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Tragic lessons: Learning from Wedgwood

Campus mourns victims from Fort Worth church shooting.

Tragic lessons: Learning from Wedgwood

Campus mourns victims from Fort Worth church shooting.

God works in mysterious ways . . .

On Sept. 14, Rabbi Harold Kushner lectured a joint Christian/Jewish audience about handling grief and sorrow. He pointed out that there are five gifts of religious commitment which all people of faith share:
The plague of loneliness.
Belief in one God.
Reverence.
Practical forgiveness.
A cure for the fear of death.


Reaching out.
People from all faiths showed up in force at the city-wide memorial service held in honor of the seven who were slain at Wedgwood Baptist Church. Right, Nicholas Syesta of White Settlement. Mayor Kenneth Barr ’64 told the crowd that Fort Worth is “still a good city and still a safe city”; and students from Columbine High School also spoke words of sympathy.

The next day, Fort Worth resident Larry Ashbrook entered the sanctuary of Wedgwood Baptist Church and opened fire on a youth rally, killing seven and injuring seven before turning the gun on himself.

The plague of loneliness. Isolation, it seems, comes into every human life. Having lost his parents and living alone at the time of the killings, Larry Ashbrook was an individual of many failures and frustrations. In his despair he saw no hope for the future. Dr. Andrew Lester, a professor of pastoral psychology at Brite Divinity School, says that every human must have a future story and something to look forward to in life. Ashbrook apparently anticipated nothing in his future. Faith in God and connecting with a religious community, Kushner said, “can cure loneliness.”

Belief in one God. Kushner told his TCU audience that they should “affirm life” and praise God as a part of their everyday existence. He said God gives human beings “the strength and perseverance to overcome” calamity in life. After the shooting, the Fort Worth community quickly focused on prayer for the victims and thanksgiving for the community itself. On the Sunday following the shooting, 15,000 people came to TCU’s Amon Carter Stadium — to pray, to show support for the victims and to give thanks for God’s blessings on the community. Rabbis, ministers, Roman Catholic priests and the Imam from the Tarrant County Islamic Association prayed together for the unity and restoration in Fort Worth. It was an amazing sight.

Reverence. I was one of the worshipers who attended Wedgwood Baptist that first Sunday service following the tragedy that had occurred in that same sanctuary. It was an upbeat and joyous place amid much sorrow. Church members call themselves “Wedgies” and showed resilience under all the media scrutiny. The pews were not full, but praises to God were loud and enthusiastic. Packets of tissue sat every two feet on the pews. The people of Wedgwood reclaimed their church, sang songs of praise and heard words of reconciliation and healing. Kushner had told his TCU audience, “Sophisticated people of the twentieth century have forgotten the comfort that can come from a religious faith.”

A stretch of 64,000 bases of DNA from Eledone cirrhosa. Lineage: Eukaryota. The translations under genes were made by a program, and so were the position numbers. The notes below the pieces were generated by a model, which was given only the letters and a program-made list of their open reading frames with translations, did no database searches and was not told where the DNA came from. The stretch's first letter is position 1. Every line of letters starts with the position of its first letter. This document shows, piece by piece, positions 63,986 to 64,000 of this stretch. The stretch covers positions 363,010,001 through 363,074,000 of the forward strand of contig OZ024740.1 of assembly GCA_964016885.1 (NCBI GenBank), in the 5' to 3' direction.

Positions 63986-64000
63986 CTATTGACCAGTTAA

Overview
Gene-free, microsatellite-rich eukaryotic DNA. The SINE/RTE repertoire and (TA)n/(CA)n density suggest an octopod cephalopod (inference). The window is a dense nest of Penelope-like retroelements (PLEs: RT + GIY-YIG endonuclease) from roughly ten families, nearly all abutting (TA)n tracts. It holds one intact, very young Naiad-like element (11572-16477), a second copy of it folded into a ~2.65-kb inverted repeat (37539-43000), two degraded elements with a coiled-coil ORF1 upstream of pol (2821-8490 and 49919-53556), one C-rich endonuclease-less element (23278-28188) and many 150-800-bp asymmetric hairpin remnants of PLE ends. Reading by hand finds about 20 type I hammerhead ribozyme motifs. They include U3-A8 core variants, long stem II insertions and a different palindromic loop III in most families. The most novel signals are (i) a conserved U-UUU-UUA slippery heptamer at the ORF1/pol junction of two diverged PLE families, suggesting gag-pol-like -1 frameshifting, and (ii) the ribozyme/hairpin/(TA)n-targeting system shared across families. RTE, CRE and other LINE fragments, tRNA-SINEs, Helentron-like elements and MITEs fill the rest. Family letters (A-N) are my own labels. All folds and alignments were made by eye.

One of the most heartfelt moments for me occurred when the parents of Kristi Beckel came forward to join as members of the Wedgwood congregation. Kristi had planned to join on Sunday morning, too. The witness of Mr. and Mrs. Beckel said very clearly that some healing had begun. Kushner says that “only with time and distance can we see the tragedy in the context of a whole life and a whole world.”

Practical forgiveness. In seeking to forgive such senseless acts, Christians rely on God’s word. The pain remains but the Bible reminds the believer that the road of grieving and forgiveness has been traveled before and they are not alone.

Kushner says in his book that we first need to forgive God for not stopping tragedy. “God does not cause our misfortunes. Some are caused by bad luck; some are caused by bad people; some are simply an inevitable consequence of being human and being mortal, living in a world of inflexible natural laws.”

Considering what people of faith believe about God, no one will forget the events at Wedgwood Baptist Church, but we can be stewards of forgiveness.

A cure for the fear of death. Affirming life is the best cure for the fear of death. Kushner says that God’s power is in “summoning friends and neighbors to ease the burden and fill the emptiness . . . God gives us the strength and perseverance to overcome [calamity.]” Indeed, the citizens of Fort Worth have seen other tragedies this year. Last spring when three firefighters were killed while battling a blaze outside city limits, officials denied the families full death benefits. What did the citizens of Fort Worth do? They raised the money to provide abundantly for the families left behind — a lasting salve for death’s sting.

Kushner’s visit to Fort Worth on the eve of one of its saddest days is a coincidence; his visit was planned for many months to benefit the Brite Divinity School’s Jewish Studies program.

Still, God does work in mysterious ways. And His healing has begun.

David A. Becker ’73 is a writer and seminary student at Brite Divinity School.